The Zealots had the leading role in the First Jewish–Roman War (66–73 CE). The Zealots objected to Roman rule and violently sought to eradicate it by generally targeting Romans and Greeks. Another group, likely related, were the Sicarii, who raided Jewish habitations and killed Jews they considered apostate and collaborators, while also urging Jews to fight Romans and other Jews for the cause. Josephus paints a very bleak picture of their activities as they instituted what he characterized as a murderous "reign of terror" prior to the Jewish Temple's destruction. According to Josephus, the Zealots followed John of Gischala, who had fought the Romans in Galilee, escaped, came to Jerusalem, and then inspired the locals to a fanatical position that led to the Temple's destruction. They succeeded in taking over Jerusalem, and held it until 70, when the son of Roman Emperor Vespasian, Titus, retook the city and destroyed Herod's Temple during the destruction of Jerusalem. (3)

Jesus' message to the Zealots amongst His disciples is this: Change your heart, then you will see clearly enough to change society.  It must be based and maintained on My Truth:  My words, My blood, and My power in you to do the work of My Father's kingdom, with its values.  

Any other basis (no matter how well-intentioned it might be) will not end well, for the human heart is not to be trusted:

The heart is deceitful above all things and beyond cure. Who can understand it? The human heart is the most deceitful of all things, and desperately wicked. (Jer. 17:9)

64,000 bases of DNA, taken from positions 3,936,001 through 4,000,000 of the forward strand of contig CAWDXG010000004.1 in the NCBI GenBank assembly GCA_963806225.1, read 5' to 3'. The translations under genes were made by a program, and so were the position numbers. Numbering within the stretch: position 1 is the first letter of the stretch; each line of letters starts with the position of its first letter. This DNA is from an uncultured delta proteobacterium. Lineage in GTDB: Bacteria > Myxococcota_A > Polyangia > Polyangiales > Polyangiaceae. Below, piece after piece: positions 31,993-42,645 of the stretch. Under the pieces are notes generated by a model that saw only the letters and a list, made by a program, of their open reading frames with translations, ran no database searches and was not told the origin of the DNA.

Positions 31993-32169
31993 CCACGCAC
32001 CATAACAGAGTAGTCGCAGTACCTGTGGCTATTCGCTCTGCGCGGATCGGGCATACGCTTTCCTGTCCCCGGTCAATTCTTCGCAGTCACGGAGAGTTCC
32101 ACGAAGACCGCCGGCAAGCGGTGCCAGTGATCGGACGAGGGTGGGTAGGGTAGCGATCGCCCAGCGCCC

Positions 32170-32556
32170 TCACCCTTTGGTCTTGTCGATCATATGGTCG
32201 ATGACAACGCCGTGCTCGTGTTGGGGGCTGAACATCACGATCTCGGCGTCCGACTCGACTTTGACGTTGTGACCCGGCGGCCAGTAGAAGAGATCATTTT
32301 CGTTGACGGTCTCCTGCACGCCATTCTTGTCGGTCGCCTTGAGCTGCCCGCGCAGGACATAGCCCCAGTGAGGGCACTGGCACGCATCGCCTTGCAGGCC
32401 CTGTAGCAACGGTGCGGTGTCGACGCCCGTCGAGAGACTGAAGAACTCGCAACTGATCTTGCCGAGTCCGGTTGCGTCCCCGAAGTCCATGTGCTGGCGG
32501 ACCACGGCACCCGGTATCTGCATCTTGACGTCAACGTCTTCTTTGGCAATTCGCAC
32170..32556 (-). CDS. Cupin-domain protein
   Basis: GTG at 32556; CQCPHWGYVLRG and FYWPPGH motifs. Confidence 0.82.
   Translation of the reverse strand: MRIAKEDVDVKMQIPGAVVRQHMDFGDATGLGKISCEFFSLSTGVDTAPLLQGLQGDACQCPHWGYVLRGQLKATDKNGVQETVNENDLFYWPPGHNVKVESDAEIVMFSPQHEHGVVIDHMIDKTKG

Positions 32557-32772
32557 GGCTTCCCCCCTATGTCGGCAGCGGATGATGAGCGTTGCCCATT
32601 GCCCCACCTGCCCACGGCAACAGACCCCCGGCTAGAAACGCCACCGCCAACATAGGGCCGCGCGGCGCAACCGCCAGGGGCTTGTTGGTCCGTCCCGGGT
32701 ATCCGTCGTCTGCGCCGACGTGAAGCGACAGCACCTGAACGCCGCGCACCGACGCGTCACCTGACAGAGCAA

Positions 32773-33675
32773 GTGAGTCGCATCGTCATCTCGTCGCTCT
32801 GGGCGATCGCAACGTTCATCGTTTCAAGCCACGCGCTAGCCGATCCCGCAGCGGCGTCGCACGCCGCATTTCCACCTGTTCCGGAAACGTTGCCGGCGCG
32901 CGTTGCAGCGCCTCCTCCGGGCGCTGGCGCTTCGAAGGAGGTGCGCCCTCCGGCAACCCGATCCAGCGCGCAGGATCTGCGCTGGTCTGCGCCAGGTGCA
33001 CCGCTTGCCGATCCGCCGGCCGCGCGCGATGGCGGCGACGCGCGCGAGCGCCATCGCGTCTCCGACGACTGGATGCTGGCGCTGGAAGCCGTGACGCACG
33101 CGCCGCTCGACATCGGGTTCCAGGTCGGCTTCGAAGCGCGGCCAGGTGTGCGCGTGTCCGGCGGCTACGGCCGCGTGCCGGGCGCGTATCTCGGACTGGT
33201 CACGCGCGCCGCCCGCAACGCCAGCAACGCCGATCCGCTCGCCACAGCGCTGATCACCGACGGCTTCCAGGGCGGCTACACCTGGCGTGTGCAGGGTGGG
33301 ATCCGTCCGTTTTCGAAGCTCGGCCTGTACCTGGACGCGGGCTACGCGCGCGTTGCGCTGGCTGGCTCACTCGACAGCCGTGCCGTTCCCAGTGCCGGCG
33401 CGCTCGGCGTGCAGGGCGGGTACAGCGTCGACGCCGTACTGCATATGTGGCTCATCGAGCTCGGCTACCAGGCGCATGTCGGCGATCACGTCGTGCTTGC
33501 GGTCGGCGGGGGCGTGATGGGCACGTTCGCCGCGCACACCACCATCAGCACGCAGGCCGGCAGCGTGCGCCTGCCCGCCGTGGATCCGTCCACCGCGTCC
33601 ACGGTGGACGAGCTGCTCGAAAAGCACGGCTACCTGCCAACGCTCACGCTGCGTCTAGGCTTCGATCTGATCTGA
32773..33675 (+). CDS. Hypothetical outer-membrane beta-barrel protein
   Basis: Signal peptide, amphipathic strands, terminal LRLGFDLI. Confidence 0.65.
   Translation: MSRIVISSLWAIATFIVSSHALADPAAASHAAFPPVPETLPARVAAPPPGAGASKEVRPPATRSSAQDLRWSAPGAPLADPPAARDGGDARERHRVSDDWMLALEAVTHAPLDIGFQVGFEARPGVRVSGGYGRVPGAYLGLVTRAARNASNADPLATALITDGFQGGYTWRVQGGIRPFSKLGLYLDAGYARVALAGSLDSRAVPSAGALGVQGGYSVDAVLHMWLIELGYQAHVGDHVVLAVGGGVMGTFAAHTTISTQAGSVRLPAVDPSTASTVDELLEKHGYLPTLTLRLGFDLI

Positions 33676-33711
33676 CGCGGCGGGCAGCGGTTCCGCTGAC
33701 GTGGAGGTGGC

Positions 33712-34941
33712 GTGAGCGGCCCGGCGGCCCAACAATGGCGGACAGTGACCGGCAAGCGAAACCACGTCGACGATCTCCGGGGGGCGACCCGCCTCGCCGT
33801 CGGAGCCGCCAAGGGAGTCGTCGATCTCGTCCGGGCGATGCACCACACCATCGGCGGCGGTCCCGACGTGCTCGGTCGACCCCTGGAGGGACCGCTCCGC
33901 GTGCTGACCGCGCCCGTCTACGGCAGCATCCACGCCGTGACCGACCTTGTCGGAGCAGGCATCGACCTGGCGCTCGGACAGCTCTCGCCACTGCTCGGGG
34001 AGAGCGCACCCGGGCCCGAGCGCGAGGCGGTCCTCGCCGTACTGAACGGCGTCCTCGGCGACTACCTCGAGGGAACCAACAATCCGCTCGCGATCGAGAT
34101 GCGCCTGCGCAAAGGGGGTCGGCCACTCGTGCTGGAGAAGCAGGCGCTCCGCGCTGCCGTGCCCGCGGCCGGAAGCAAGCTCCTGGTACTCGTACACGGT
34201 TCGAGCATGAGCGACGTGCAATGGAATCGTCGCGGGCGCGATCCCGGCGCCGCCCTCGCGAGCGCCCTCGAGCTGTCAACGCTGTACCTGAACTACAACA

In our highly politicized world, are we like the Zealots, well-intentioned at times, but ultimately driven on by hearts that will lead to our destruction?  

Or, are we already there? 




Saturday, July 10, 2021

Jesus and Politics, Part I

We all know the disciples' names, right?  

Peter is called from being a fisherman, to a fisher of men, (Matt. 4:18-19) to a man who preaches a sermon where 3,000 people come to accept Jesus (Acts 2:41).  Wow!

We also know all the in-betweens with Peter:  how he declares that Jesus is the Messiah and how Jesus commends him for it. (Matt. 16:16-19)  Then Peter then turns around and reprimands Jesus for telling His followers of His impending death at the hands of His enemies. Jesus rebukes Peter for being a pawn in Satan's hands with his fear for Jesus' life (despite Jesus being very honest as to where His ministry is leading. ) (Matt. 16:21 & 23)